Popomangun Discusses the Meaning of Home in the House of Home Exhibition

ARTLOKA proudly presents Popomangun's solo exhibition, titled House of Home, which explores the personal meaning of home. In the curatorial text, Popomangun writes that home is a safe space for its inhabitants and a place where they are fully shaped as individuals. Speaking to Grafis Masa Kini, Popomangun revealed that this solo exhibition stems from his unease regarding his relationship with family, which shaped his perception of the meaning of home itself. Transitioning from living with parents to becoming a parent himself prompted Popomangun to create visual works centered around the concept of home. "Being a parent has no school or curriculum; thus, all behaviors and adaptations in the form of communication, anxieties, and warmth are actually recorded in the feelings and thoughts that we call home," expressed Popomangun.

The patterns and colors in Popomangun's works in the House of Home exhibition depict his memories of home. In terms of form, the houses in his works are drawn from various memories, including his relationships with his parents, in-laws, wife, and children. "All of these are illustrated in depictions of houses in various forms," explained Popomangun. The selection of warm and cool colors within the same frame reminds us of the emotional dynamics within a home. Memories in the corners of the house are translated by Popomangun into symbols and silhouettes unified within a single visual narrative. The curatorial text states that for Popomangun, aside from being representations of memories, these forms and patterns serve as both figures and landscapes depicting how he survives by building a "home" amidst the chaos of life.


In this exhibition, Popomangun's distinctive patterns are poured onto canvas in various sizes, each representing a narrative about home from different perspectives. "Like my work entitled 'Weekend with My Son,' this is my first collaboration with my son, Kanigara Hafuza Al Mangun," revealed Popomangun. In this piece, Popomangun incorporated many textures inspired by memories of his son's childhood, when he introduced various textures to aid sensory and motor development. "This process of formation became a fun ritual that we always did together every weekend," he added. Through his Instagram account @popomangun.png, the artist also shared the story behind a piece titled "House of Dream," stating, "The question arises when turning three in your mind, when your child grows up, when you age, and when the most liberating place for you to rest is the house you dream of, it turns out it's all in your mind." In the same text, Popomangun himself stated, "the 'home' that liberates is the feeling of being the most human."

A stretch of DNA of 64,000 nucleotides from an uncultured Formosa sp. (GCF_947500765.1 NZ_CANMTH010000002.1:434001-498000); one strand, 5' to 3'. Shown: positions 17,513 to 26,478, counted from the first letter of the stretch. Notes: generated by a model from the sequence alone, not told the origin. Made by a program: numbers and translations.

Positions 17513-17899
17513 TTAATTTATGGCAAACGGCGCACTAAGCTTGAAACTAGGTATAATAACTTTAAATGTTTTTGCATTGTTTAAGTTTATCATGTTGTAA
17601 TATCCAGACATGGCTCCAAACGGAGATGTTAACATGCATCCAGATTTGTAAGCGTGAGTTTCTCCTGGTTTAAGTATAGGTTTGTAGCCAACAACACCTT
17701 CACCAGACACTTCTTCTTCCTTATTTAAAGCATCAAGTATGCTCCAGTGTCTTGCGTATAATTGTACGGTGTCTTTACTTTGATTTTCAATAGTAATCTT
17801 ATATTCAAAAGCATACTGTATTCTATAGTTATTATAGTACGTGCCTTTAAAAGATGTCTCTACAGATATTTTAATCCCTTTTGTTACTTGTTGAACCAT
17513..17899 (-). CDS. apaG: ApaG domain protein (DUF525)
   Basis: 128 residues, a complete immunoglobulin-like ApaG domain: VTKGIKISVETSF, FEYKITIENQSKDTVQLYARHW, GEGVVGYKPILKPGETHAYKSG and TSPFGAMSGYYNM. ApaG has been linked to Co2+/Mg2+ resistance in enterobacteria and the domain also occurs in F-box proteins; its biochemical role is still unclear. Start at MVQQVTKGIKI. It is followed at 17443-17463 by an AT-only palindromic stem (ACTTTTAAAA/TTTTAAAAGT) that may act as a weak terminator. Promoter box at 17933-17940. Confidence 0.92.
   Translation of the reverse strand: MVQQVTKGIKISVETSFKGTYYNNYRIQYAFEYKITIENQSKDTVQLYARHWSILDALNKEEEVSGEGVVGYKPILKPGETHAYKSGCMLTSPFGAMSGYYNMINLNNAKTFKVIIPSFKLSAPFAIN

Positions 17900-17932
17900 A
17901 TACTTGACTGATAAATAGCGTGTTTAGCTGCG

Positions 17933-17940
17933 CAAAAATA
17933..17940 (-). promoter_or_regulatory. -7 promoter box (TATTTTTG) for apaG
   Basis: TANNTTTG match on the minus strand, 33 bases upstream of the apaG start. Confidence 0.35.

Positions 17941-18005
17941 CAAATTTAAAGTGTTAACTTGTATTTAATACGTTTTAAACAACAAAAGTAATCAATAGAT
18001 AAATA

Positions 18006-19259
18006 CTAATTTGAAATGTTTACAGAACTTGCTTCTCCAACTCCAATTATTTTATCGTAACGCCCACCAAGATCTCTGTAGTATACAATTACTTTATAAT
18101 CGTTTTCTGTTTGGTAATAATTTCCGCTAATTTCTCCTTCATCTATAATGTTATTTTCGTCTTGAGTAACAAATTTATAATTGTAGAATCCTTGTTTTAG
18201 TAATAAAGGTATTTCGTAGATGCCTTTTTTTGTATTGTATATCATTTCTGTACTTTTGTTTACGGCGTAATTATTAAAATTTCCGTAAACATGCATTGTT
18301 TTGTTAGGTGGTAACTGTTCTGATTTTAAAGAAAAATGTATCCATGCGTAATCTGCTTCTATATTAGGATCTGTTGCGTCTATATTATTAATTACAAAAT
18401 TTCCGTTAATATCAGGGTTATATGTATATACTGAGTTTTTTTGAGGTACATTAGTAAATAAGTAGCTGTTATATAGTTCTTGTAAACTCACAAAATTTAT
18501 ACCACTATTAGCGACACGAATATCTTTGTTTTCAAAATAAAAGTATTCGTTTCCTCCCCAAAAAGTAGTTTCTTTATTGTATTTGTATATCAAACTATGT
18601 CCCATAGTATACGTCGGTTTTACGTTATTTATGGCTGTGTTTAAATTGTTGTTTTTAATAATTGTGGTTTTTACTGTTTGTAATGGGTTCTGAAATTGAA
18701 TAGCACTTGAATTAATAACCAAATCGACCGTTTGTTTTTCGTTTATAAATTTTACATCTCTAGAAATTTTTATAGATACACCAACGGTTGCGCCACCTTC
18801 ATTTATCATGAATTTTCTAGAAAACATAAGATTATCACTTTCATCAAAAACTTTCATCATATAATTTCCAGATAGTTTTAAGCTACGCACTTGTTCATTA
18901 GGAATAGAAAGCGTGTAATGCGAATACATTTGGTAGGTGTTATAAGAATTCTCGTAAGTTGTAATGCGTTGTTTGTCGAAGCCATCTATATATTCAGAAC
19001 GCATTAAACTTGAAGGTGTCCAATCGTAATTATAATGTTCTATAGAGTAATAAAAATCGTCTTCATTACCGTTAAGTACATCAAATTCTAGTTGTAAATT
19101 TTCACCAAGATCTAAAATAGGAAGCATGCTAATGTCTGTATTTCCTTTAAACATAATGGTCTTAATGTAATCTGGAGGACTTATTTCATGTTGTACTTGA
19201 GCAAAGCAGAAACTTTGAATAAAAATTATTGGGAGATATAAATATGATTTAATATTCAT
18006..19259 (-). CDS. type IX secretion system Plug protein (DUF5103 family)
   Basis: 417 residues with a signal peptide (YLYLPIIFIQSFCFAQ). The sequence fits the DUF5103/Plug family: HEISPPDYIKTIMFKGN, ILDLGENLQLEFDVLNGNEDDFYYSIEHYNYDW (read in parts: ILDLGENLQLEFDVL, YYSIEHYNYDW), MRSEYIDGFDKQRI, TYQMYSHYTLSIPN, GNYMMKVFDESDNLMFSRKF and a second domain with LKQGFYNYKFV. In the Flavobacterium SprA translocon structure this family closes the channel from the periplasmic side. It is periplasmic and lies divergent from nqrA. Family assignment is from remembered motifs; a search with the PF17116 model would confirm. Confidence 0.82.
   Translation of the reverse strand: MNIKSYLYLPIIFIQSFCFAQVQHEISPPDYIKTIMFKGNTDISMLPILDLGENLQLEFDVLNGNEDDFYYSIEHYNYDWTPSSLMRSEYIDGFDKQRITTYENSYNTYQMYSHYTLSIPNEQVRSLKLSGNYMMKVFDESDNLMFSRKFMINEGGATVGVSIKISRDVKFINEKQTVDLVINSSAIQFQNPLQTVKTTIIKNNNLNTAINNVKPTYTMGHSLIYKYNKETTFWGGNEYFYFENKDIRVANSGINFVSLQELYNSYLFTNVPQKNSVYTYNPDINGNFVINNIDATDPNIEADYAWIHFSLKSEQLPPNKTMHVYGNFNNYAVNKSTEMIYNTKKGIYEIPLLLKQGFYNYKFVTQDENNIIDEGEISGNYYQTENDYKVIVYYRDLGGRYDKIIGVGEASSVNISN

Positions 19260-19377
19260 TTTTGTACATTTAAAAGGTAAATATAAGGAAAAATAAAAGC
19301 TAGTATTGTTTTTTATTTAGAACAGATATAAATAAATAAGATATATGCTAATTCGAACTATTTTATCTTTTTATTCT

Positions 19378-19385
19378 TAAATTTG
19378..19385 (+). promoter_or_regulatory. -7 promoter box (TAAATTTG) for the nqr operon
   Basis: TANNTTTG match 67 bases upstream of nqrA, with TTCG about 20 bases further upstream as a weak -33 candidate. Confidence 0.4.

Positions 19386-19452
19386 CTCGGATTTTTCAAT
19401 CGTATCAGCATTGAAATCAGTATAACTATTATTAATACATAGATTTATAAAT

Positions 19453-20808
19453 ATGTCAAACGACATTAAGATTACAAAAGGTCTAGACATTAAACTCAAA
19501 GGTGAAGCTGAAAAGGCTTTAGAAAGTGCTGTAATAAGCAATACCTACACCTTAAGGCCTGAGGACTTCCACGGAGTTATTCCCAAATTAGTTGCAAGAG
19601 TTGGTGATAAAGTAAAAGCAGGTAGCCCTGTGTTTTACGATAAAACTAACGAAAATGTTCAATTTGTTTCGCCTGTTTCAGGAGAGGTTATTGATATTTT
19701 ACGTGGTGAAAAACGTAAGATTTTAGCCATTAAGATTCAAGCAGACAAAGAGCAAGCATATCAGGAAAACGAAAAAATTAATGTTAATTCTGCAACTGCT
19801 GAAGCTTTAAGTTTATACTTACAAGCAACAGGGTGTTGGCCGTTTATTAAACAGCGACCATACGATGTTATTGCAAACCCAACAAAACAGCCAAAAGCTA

Although memories of home are deeply personal and familiar, Popomangun encountered challenges in designing works for this solo exhibition. The artistic research process triggered memories of the meaning of home for Popomangun. Through profound steps in each stage of his work, the artist grew closer to the people he cherishes at home. This exhibition serves as a reminder for Popomangun that he always has a home to return to. "In the midst of the research process for this exhibition, I realized that I'm not just creating art, but more than that, this exhibition also brings me back home, closer to my family," said Popomangun. The meaning of home in this exhibition is not only significant for Popomangun himself but also intended to be shared with every visitor. Feeling at home, according to Popomangun, makes us fully human amidst busyness, fame, positions, and all worldly matters outside the home. "(At home) you will still be the husband your wife asks for help in lifting the water jug to the dispenser. You will still be the father ready to play with dinosaurs when your child asks, and even as you age, you will still be the spoiled child in the eyes of your parents at home."

Popomangun's solo exhibition reignites our memories of home and how we personally interpret it. The public can visit the House of Home exhibition at ARTLOKA, Jakarta Art Hub, Wisma Geha 3rd Floor, Jalan Timor No.25 Menteng, Central Jakarta, until May 19th.

About the Author

Alessandra Langit

Alessandra Langit is a writer with seven years of diverse media experience. She loves exploring the quirks of girlhood through her visual art and reposting Kafka’s diary entries at night.